50 years of service and solidarity
The year 2022 is the 50th year of AAA’s work in India. In 1972 its interventions were in two states. Sandeep says that they see people living in poverty and exclusion as the leading agents in the development processes that relate to them to ensure that structures and processes that sustain unequal power and injustice are challenged and dismantled. Their main strategies are to empower people to become rights activists, claim their rights, and hold the people and institutions meant to deliver on these rights accountable.
Alongside people living in poverty and exclusion, they also campaign for structural change, working to mobilise others in civil society to act in solidarity and align with the rights struggles of people living in poverty and exclusion.
Today they reach out to more than four million vulnerable and marginalised people across 24 states and two union territories. “At the milestone of 50 years of service and solidarity, we take all opportunities to reaffirm our work for advancing social and ecological justice,” Sandeep expresses.
According to Sandeep, adopting modern digital technology in social service projects can benefit from reaching favourable results as interconnectivity can more profound commitment to social reform through public advocacy and citizen engagement. AAA is adapting to the change by employing innovative communication strategies by amplifying citizens’ voices. “Our cohesive team of communications, campaigns, and volunteers help achieve a creative blend of old and new communications and technology tools,” Sandeep believes.
During COVID-19, technology was a great way to connect with millions in ensuring ‘authentic’ information and relief for the informal and migrant workers significantly impacted by the sudden lockdown. ‘Relief-in-transit camps’ were set up immediately across state borders to cater to migrants returning to their villages via foot or bicycle. (to read the impact story, visit https://www.actionaidindia.org/story/relief-transit-migrant-workers-returning-home/
Seventy-one camps provided support services such as health check-ups, first aid, and counselling, besides acting as resting points for labourers during their journey here. In addition, they set up WhatsApp groups with youth volunteers across several cities who coordinated with the district administration and supported families who wanted to return to their hometowns.
Additionally, AAA teams immediately set up 71 Covid-19 helplines and helpdesks, reaching out to 90 districts which provided real-time information to people regarding medical care, medicines, oxygen supplies, etc. AAA convened several Webinars and, through social media platforms, highlighted the challenges faced by migrant and informal workers. (read more on the link provided earlier).
“We must communicate better about our work with external audiences, including donors and supporters. We intend to use various media channels and forms – mainstream, conventional, and alternate media, including digital and social media, for this purpose. This will be supported by strong monitoring and evaluation systems and by documenting and widely sharing our work through different platforms,” says Sandeep.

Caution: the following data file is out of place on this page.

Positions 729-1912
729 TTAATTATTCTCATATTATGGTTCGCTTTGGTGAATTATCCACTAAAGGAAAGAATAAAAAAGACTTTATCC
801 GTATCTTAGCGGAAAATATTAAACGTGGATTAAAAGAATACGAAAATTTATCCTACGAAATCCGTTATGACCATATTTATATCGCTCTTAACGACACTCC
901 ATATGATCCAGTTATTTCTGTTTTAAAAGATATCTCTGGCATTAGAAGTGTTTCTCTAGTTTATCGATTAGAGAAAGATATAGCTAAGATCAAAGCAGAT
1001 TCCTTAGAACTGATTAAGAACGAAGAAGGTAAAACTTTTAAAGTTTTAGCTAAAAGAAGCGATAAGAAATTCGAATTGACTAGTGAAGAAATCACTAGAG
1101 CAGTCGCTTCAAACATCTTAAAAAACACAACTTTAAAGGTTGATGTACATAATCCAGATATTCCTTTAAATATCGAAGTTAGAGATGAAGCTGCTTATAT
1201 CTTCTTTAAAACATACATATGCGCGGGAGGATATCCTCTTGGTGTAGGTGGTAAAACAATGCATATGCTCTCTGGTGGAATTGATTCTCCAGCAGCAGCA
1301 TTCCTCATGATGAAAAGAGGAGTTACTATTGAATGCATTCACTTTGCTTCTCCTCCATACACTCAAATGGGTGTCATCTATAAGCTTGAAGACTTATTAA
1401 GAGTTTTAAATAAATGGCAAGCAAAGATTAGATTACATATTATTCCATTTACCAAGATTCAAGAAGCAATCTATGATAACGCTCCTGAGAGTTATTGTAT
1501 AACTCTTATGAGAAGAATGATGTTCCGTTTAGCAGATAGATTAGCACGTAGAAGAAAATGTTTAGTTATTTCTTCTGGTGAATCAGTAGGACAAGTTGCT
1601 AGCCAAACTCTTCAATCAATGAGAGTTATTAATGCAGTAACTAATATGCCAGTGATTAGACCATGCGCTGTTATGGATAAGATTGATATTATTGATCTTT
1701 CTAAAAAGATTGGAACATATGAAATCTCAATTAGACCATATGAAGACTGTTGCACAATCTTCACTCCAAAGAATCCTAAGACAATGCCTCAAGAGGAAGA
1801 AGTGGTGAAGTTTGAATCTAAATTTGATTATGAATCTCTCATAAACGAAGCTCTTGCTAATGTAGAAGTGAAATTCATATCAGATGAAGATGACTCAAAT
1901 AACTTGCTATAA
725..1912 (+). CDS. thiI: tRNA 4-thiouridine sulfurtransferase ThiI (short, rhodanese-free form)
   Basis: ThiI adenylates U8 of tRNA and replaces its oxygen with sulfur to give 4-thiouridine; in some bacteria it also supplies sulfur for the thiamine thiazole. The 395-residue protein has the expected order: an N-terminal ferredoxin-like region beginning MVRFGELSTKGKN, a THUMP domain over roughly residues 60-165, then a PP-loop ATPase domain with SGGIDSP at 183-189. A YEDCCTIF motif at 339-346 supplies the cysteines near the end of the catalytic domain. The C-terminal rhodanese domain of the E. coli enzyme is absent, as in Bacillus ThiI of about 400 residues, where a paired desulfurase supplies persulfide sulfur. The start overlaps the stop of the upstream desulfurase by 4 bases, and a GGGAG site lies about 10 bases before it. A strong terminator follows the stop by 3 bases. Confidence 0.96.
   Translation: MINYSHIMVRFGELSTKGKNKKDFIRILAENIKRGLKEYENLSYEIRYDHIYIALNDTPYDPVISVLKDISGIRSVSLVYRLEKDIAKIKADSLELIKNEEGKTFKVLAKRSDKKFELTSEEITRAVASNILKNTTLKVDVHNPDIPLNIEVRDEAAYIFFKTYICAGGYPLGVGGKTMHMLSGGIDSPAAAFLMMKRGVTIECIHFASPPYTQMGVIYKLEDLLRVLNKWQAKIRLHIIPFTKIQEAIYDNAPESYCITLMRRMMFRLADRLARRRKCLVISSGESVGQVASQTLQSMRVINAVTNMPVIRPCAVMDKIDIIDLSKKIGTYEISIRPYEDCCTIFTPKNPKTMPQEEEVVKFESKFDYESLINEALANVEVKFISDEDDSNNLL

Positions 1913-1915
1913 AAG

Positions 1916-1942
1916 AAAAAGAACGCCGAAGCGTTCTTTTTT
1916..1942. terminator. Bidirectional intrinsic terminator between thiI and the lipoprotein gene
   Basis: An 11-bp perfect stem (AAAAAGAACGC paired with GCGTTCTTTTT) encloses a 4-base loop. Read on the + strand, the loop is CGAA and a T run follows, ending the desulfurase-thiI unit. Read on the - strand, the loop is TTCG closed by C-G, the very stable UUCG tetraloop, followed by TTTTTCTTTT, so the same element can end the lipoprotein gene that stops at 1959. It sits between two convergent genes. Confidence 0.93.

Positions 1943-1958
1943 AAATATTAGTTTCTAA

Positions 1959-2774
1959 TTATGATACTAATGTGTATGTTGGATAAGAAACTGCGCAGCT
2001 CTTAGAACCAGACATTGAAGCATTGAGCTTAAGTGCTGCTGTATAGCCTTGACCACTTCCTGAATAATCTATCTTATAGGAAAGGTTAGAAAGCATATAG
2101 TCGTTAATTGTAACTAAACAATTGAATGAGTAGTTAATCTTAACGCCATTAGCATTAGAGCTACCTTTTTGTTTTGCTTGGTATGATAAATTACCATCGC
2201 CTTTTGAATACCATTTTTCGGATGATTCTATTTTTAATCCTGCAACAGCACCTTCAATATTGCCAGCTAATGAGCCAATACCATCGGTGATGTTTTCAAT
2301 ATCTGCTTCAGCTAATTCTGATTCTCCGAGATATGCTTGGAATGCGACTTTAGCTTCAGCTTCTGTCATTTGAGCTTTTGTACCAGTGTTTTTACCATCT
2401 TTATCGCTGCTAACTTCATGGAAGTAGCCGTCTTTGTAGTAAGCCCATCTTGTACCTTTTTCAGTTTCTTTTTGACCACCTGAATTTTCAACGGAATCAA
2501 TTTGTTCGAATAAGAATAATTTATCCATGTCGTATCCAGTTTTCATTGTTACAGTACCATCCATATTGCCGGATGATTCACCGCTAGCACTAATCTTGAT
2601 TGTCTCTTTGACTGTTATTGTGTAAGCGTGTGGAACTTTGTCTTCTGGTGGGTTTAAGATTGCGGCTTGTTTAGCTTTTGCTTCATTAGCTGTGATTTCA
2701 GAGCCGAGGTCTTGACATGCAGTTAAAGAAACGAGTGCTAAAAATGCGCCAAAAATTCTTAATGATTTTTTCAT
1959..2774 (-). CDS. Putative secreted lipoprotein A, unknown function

Sandeep reveals the challenges they have to overcome: “We believe that progressive individuals and organisations in the private sector are essential allies in achieving our mission and vision.” However, the critical challenge for any organisation is financial growth and sustained investments over a period of time. AAA thus invests much towards relationship development and trust building with corporate and private donors.
Building Trust with All Stakeholders
Creating and maintaining robust monitoring and evaluation processes to provide accountability towards the deliverables and ensure the deliverables are linked to compliance and community transformation is the only way to build trust in the long term. In addition, structures and processes must be in place to ensure programme staff capacity and skills for creating and sustaining high-quality relationships with the private sector. “In short, relationship building is our ongoing priority while we strive for social and ecological justice in the long term,” Sandeep informs.
With this understanding and objective, they engage with corporates, Medium, Micro, and Small-Scale Enterprises (MSMEs), private and social enterprises, and cooperatives as per their standards and norms. “To build solidarity for our work and the communities we work with, we look forward to all opportunities to enhance CSR and volunteer outreach,” says Sandeep.
AAA’s partnerships with corporates aim not only for monetary support but also for engaging volunteers to give back to the community and allow civil society to tap into corporate expertise. A few ways that AAA has trailered corporate volunteering over the years and through mutual agreement include:
- Technical/Scientific Inputs – Corporate volunteers over the years have been involved in AAA’s project by providing scientific/technical inputs to the community/beneficiaries through planned events such as financial and digital training, helping in online market surveys/research, technical inputs in technology, and others. In addition, corporate employees have also been contributing through scientific and technological inputs into our climate and biodiversity-related initiatives such as renovation and rejuvenation of water bodies, etc.